Tight budgets mean IT chiefs will go for bargains, not loss-leaders

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Tight budgets mean IT chiefs will go for bargains, not loss-leaders

Cliff Saran
IT directors will not spend their full budgets in 2003 and their annual spending in 2004 will shrink, according to analyst group Ovum Holway.

Commenting on last week's annual 2003 Ovum Holway/Intellect presentation on IT industry prospects for 2003, Antony Miller, research director at the analyst group, said "IT directors have money, but are very constrained in what they can spend. I expect annual IT budgets to go down."

Ovum Holway has predicted that this lack of spending would translate into an annual growth in the IT industry of no more than 2%. "We find it hard to see a time when demand for IT will outstrip supply," said Miller.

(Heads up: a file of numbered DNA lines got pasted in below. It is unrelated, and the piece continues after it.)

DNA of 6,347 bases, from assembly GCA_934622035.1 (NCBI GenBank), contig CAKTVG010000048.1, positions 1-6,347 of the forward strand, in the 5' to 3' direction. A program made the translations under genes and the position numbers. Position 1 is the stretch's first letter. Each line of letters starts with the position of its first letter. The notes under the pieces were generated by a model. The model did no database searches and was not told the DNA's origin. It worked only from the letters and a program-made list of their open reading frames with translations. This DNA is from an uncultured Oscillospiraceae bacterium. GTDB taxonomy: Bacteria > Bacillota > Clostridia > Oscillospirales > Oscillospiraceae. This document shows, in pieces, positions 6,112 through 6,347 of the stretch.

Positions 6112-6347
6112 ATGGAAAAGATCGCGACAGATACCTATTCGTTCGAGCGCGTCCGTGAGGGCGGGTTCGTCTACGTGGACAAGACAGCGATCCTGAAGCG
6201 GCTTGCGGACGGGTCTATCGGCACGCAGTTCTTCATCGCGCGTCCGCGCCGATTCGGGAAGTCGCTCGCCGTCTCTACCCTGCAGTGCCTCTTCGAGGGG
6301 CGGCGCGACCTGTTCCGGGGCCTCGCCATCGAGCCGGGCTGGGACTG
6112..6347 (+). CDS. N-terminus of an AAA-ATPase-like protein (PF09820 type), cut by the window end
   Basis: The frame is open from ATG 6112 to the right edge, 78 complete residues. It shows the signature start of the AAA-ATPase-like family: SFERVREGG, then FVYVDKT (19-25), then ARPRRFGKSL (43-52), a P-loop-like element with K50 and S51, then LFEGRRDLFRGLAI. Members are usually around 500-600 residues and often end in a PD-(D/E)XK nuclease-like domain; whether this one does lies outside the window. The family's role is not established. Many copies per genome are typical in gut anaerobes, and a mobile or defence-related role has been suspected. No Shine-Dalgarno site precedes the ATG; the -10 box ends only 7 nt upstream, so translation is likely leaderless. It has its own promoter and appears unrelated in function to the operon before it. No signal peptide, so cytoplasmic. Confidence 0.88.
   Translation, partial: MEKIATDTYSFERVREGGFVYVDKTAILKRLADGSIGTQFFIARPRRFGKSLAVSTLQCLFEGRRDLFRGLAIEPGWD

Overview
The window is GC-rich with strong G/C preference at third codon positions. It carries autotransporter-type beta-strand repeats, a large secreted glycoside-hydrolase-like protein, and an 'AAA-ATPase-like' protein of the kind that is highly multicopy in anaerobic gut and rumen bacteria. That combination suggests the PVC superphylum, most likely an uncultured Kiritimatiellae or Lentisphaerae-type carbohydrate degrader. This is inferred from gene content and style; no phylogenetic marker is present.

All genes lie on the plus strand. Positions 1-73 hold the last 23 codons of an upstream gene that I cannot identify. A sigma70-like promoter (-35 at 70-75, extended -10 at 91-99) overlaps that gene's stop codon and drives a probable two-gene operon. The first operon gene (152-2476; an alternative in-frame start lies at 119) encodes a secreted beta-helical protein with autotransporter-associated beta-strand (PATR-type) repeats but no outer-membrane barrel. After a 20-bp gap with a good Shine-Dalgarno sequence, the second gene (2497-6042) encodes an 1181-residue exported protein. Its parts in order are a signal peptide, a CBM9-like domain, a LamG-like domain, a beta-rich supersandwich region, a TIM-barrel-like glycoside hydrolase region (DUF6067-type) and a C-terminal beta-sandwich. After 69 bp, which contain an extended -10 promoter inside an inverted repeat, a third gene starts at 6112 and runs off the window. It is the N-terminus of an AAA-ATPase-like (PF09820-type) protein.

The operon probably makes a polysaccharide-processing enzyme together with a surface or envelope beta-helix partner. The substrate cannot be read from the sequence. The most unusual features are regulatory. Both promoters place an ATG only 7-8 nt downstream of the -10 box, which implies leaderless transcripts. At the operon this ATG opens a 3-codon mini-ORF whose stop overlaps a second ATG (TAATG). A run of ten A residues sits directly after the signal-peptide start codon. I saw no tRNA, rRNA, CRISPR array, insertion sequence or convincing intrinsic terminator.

Miller said this meant IT directors would have a strong hand in negotiations with suppliers, but warned that no IT supplier could afford to support a loss-leading project. Suppliers would walk away from any potential contract that is too restrictive, he said.

So far, cost cutting in the IT department has focused on paring down projects and limiting spending on hardware and software. With budget pressures continuing, there will be increased outsourcing but with fewer big-bang, single-supplier deals. "We are seeing more piecemeal outsourcing," said Miller.

One company that has taken this approach is Barclays. The bank is currently in discussion with Accenture about taking on its application development. EDS is managing its desktop infrastructure.

The Ovum Holway predictions are more pessimistic than those of rival analyst group Gartner, which predicted that IT expenditure by European companies would rise by 3% to 4% next year, up from a flat 0.1% in 2002-2003.

It was also more downbeat than the Computer Weekly UK IT Expenditure Report, produced by Kew Associates, which found that spending on IT hardware, software and services in the second quarter of this year was 4.6% up on the same period last year.

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